The 2004 BH Neumann Awardees were Anthony Guttmann, Anna Nakos and Jamie Simpson. They were presented with their awards at separate ceremonies and their citations follow.
Tony receives his Award from Professor McPhee.
Professor Tony Guttmann is a very worthy winner for contributions to mathematics enrichment outside the Trust. Tony is a very rare individual. He is an elite research mathematican who has also led by example with widescale interaction with students, not just the students at his University, but also with the community around him.
As a research mathematician he has reached the top. After an undergraduate career at this University re received a PhD from the University of New South Wales in 1969. He received a Senior Fulbright Fellowship in 1978. He was a Professor of Mathematics at the University of Newcastle from 1984 and at this University from 1988. He won the Academy’s Hannan Medal in 1999. He was elected a Fellow of the Academy of Science in 2002.
He now directs an ARC Centre for Excellence, the Centre for the Mathematics and Statistics of Complex Systems based at this University.
He has served his profession well. He is President of the Australian Mathematical Society and has been since 2002. He was one of the leading figures in the establishment of the Australian Mathematical Sciences Institute and was Interim Director in 2002.
Tony has written over 200 refereed papers and is member of Ediorial Board and Referee for numerous journals.
The real reason for winning this award, however is for Tony’s work with students. He is renowned for the influence he has had on his own students, both postgraduate and undergraduate. However Tony has also shown an interest in school education. He is a member of the VCE mathematics reference group for the State of Victoria.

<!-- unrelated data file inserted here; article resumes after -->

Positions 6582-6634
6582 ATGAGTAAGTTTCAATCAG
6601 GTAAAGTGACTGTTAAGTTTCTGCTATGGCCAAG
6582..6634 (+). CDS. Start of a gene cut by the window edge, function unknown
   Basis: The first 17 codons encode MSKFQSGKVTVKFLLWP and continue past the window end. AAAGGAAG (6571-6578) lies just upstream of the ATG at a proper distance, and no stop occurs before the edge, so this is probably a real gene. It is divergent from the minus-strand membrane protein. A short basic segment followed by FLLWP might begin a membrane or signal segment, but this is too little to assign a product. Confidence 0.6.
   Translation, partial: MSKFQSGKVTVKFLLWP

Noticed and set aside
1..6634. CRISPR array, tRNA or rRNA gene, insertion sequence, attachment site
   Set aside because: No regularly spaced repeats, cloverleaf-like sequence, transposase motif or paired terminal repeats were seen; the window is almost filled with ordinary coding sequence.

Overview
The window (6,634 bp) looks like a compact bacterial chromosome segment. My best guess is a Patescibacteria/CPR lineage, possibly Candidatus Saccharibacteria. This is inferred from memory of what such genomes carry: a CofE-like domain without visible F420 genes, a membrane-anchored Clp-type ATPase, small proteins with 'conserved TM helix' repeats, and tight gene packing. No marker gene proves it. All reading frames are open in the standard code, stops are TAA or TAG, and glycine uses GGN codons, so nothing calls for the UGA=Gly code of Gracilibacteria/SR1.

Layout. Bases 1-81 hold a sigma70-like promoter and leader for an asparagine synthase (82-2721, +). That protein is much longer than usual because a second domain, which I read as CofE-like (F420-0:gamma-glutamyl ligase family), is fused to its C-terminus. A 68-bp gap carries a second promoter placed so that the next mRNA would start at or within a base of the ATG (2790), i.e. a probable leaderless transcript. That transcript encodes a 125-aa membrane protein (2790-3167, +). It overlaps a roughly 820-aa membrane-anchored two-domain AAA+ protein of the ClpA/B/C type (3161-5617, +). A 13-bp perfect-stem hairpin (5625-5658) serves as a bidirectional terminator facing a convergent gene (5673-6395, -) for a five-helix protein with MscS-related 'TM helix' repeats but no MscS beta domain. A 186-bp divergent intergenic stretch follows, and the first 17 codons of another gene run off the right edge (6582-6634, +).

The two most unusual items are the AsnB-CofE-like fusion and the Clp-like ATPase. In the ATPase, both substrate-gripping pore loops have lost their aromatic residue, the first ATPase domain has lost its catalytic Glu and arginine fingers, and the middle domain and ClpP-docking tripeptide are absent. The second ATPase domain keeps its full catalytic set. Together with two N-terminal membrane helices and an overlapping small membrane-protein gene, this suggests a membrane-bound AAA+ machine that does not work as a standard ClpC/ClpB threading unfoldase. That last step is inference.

Above all though he has been active in providing challenge for students throughout the state. Since the departure of Derek Holton, Allen Russell and John Rickard several years ago from this University, Tony has been the Organiser of the University of Melbourne Schools Mathematics Competition. This is the largest of all the state based competitions, attracting several thousand entries annually, and is highly regarded as one of the principal identifiers of talent in this state. Needless to say this is a very demanding task, coordinating a number of volunteers, composing the problems, marking the solutions and over-seeing various other logistical tasks.
But it typifies Tony’s commitment to his profession, putting in very much of his own time and effort, way beyond his call of duty.
Peter Taylor, Dorothea Neumann, Tony and Susette Guttmann.
Anna receives her Award from Professor Taylor.
Anna was born to Greek immigrant parents and attended schools in Adelaide, including Adelaide High School, where she received inspiration in mathematics from teacher Jack Sheehan, a legendary teacher who encouraged students to think deeper, question the question, seek alternatives, value the journey and not just the destination, never to give up and to always give it a go. Anna was impressed by teachers generally at this school who would use lunch times to help students.
She then went on to the University of Adelaide, where mathematics was more challenging. She found it interesting to know of the research interests of her lecturers who include Professor Ren Potts and Dr Ray Casse.
She particularly enjoyed writing an honours thesis in which she did some mathematical modelling on the electrical activity of the heart, and then went on to complete a Dip. Ed at the same University.
In her first teaching appointment she found students difficult to motivate about Pythagoras, but eventually found a method which involved wearing a white sheet and a wreath of olives.
She managed to obtain experience with projects, particularly working with Peter Briggs. These included the use of spreadsheets, the South Australian Mathematics project, and while appointed at Underdale High School she won the prestigious John Gaffney Award.